Alternatives to imprisonment are now generally considered necessary, but some sectors are still apprehensive because they are not considered safe and reliable(3). EM could be an accrediting element, particularly in Latin America, by leveraging a more robust and credible sector of community sanctions and measures, furthermore, it could also be a decompression factor of probation systems that in many countries are saturated these days(4).
At the same time, EM could favour the relief of prison systems, usually by straining against incarceration and overcrowding surcharges in most countries, particularly in the USA, Latin America and Eastern Europe. The widespread degradation of numbers over the last years – despite some occasional reversal – has negative consequences, such as the increase in public spending associated with prison overcrowding, the difficulty or inability to treat detainees adequately, and the resulting social and political erosion.
In short, it would be a question of imagining the EM as a new strategic punitive territory, of intermediate characteristics, that would help to deal with certain types of medium-risk offenders in a better way, thus contributing to the reform and regeneration of the traditional punitive territories – imprisonment and probation – whose indispensability is nowhere at stake.
This view of EM as an autonomous and complementary punitive territory has its challenges. Two of them stand out: will it be available for politicians, technicians and academics to rethink the architecture of the punitive system and, consequently, create a conforming law? Is it excessive to think of EM as a rupture with the mental dogma of great expression in the legal tradition of “freedom versus imprisoning”?
These aspects are crucial because, in fact, the liberty-prison dichotomy has remained a penal paradigm, obeying a simple binary reasoning that is in deep contradiction with the complexity of today’s world.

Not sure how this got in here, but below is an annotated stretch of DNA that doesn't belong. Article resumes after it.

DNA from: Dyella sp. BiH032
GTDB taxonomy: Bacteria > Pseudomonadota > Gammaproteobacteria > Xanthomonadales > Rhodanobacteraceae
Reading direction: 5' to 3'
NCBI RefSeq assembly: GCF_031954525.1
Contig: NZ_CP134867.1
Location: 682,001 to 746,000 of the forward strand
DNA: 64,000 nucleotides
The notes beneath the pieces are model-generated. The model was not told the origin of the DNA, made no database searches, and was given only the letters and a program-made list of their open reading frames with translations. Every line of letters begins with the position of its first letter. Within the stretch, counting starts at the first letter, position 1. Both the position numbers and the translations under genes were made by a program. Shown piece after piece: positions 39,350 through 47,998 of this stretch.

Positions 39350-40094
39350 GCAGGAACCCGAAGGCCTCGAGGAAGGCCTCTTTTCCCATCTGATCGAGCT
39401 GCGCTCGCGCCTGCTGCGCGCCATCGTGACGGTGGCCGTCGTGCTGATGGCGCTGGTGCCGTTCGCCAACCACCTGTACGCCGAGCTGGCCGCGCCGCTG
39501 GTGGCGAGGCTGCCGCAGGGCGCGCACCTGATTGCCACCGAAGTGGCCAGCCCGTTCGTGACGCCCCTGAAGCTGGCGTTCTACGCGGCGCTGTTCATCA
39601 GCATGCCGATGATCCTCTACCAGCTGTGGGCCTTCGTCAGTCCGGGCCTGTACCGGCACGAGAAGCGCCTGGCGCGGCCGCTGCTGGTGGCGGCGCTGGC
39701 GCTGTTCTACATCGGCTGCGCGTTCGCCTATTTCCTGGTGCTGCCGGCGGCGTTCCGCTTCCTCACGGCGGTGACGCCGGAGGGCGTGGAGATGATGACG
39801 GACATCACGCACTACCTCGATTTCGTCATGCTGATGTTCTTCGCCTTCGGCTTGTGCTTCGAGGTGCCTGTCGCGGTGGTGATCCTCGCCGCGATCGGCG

In practice, EM objectively breaks with this logic of (relative) simplicity: it does not perform a disabling control such as imprisonment, but it can exert a high level of control over a set of variables and indicators of behaviour in time and space, such as location, compliance with pre-established schedules and movements.
It would be interesting to see an evolution of the whole correctional system (community and prison) and see the criminal law to adapt to the reality molded by technologies, allowing new solutions based on another logic – that of restriction of movements – a generic and innovative formula that seems be the most adequate to designate the activity related to the EM.
More modestly and returning to the Council of Europe’s Recommendation on EM, it could already be considered as a breakthrough if its terms penetrated the practices of public services and agencies and those of private companies.
Indeed, the Recommendation establishes the most important functional and ethical parameters for making EM’s operations efficient and, at the same time, creating a large number of duties, responsibilities and an environment of protection of rights and data (something that is often belittled). Let’s not forget that data tend to in abundance and rather sensitive, especially if derived from GPS technology.